And thank you for your presence
during the Holy Days,
For then we are able
to celebrate you and our families
and our friends.

For those who have no voice,
ALL ~ we ask you to speak.


For those who feel unworthy,
ALL ~ we ask you to pour your love out
in waterfalls of tenderness.


For those who live in pain,
ALL ~ we ask you to bathe them
in the river of your healing.


For those who are lonely,
ALL~ we ask
you to keep them company.


For those who are depressed,
ALL ~ we ask you to shower upon them
the light of hope.


Dear Creator, You, the borderless
 sea of substance, we ask you to give to all the 
world that which we need most—Peace. Blessed be.

Draw the Circle Wide – Mark Miller (video)
Draw the circle, draw the circle wide.
Draw the circle, draw the circle wide.
No one stands alone, we’ll stand side by side.

Draw the circle, draw the circle wide.
Draw the circle wide, draw it wider still.
Let this be our song, no one stands alone.
Standing side by side,
Draw the circle, draw the circle wide.

honoring and remembering

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honoring and remembering

Though my feelings about the military are conflicted, I would like to honor those who have served our country (for better or worse) as well as honor their families and loved ones. today we remember all who have given their lives for our country especially those who served (and the many who continue to serve) in coerced silence…may the justice and freedom they gave their lives for ripple into the country and military they served that did not always (and continues to not always) recognize the full personhood of ALL. May our mimosas and bbqs and beach parties not overshadow our remembering or the ongoing struggles of lgbtq servicepeople.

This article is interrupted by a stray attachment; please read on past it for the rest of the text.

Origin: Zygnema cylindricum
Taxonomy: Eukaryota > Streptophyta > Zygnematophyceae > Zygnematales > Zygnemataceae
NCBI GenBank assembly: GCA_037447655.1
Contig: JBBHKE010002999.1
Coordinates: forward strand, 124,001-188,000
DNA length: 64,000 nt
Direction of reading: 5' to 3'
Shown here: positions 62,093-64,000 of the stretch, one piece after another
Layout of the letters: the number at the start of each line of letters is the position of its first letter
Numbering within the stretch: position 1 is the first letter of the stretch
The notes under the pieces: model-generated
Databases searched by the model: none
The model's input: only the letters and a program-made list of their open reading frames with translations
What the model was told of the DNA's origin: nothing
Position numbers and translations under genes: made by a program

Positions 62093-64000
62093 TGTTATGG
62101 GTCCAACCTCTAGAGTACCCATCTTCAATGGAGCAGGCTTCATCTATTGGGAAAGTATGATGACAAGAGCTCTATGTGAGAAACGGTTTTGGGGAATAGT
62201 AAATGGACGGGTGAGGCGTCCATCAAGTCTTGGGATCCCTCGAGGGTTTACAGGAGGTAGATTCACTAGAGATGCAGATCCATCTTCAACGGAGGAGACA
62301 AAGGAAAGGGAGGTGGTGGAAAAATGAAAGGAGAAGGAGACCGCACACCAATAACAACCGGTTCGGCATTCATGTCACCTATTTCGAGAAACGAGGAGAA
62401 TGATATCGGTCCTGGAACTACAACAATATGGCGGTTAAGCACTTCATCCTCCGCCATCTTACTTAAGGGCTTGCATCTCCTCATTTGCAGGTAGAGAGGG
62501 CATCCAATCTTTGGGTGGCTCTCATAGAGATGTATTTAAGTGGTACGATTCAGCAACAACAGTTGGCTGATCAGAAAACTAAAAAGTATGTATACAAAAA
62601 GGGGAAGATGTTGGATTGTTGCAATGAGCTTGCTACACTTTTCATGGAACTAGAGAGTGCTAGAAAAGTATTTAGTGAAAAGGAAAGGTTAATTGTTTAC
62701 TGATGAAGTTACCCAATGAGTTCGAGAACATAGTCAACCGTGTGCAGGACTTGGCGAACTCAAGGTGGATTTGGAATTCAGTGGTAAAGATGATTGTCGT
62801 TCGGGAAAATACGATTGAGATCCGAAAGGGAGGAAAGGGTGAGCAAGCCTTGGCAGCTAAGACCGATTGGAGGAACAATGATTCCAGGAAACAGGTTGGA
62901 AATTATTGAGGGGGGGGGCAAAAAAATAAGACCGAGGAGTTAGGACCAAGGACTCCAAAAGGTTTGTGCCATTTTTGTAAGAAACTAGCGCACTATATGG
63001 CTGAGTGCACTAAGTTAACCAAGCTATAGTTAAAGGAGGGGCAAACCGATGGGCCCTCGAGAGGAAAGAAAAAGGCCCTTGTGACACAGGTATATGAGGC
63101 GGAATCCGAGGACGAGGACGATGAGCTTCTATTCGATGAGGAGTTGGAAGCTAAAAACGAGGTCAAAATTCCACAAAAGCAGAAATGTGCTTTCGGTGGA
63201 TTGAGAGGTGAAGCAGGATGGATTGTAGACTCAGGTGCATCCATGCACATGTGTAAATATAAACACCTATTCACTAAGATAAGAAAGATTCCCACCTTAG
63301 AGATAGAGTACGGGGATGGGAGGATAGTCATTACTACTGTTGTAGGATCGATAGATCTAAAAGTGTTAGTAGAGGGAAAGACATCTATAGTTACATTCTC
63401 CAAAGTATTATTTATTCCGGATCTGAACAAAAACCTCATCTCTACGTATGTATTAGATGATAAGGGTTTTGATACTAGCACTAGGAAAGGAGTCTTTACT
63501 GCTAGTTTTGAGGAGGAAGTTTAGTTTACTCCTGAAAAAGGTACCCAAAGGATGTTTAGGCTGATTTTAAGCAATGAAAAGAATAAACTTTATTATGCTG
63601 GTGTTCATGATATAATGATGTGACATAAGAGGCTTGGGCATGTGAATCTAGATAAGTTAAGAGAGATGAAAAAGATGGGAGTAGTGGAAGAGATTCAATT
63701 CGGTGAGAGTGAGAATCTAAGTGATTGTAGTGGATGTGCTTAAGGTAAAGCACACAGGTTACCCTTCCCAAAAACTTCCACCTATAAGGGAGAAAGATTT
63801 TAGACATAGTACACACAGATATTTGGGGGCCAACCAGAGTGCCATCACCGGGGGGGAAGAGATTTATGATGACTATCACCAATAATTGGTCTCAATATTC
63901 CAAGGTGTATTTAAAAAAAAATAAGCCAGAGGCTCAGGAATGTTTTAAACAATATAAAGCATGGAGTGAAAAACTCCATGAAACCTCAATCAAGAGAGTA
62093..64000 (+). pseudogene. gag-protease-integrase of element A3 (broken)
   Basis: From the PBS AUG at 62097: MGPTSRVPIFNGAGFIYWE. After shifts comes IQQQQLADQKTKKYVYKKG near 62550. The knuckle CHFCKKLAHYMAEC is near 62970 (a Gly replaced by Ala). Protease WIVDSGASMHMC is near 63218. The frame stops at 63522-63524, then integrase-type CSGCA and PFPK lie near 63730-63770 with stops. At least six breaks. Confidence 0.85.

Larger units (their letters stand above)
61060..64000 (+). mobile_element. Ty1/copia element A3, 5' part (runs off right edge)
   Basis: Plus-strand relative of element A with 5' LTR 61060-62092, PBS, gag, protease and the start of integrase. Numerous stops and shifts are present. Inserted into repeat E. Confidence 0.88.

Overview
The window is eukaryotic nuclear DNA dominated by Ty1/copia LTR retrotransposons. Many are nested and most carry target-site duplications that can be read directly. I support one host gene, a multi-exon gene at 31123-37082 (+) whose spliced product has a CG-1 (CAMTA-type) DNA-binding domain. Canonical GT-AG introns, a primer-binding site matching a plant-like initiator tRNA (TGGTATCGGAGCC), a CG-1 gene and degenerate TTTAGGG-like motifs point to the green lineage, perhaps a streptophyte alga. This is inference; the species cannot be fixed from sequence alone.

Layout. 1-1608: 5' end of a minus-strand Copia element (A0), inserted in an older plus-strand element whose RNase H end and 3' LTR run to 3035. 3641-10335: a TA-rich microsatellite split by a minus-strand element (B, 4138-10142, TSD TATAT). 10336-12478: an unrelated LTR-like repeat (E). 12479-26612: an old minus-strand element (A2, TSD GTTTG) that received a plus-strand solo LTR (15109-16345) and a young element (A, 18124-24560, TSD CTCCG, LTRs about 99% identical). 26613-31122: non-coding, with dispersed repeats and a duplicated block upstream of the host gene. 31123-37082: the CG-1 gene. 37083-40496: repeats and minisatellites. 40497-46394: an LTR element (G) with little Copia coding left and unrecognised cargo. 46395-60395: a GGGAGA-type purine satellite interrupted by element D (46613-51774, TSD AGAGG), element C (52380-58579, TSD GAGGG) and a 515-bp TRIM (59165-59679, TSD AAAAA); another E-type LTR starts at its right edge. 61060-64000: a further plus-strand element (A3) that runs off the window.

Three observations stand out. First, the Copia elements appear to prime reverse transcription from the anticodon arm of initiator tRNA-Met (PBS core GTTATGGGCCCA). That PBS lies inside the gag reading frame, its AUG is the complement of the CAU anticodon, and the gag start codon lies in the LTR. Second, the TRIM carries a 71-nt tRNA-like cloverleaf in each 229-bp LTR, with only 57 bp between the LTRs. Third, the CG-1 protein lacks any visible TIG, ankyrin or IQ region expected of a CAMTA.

http://youtu.be/dwcgu4zcdHc

graduating with pride

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graduating with pride

These are pieces of the ceremony I put together for Ohio University’s Pride Graduation Celebration (I took out the more protocol-ly portions). It was my first Pride Graduation as a person and as a director. Many blessings to all who are graduating in various ways in life…may the journey traveled provide insight and the journey to come much adventure!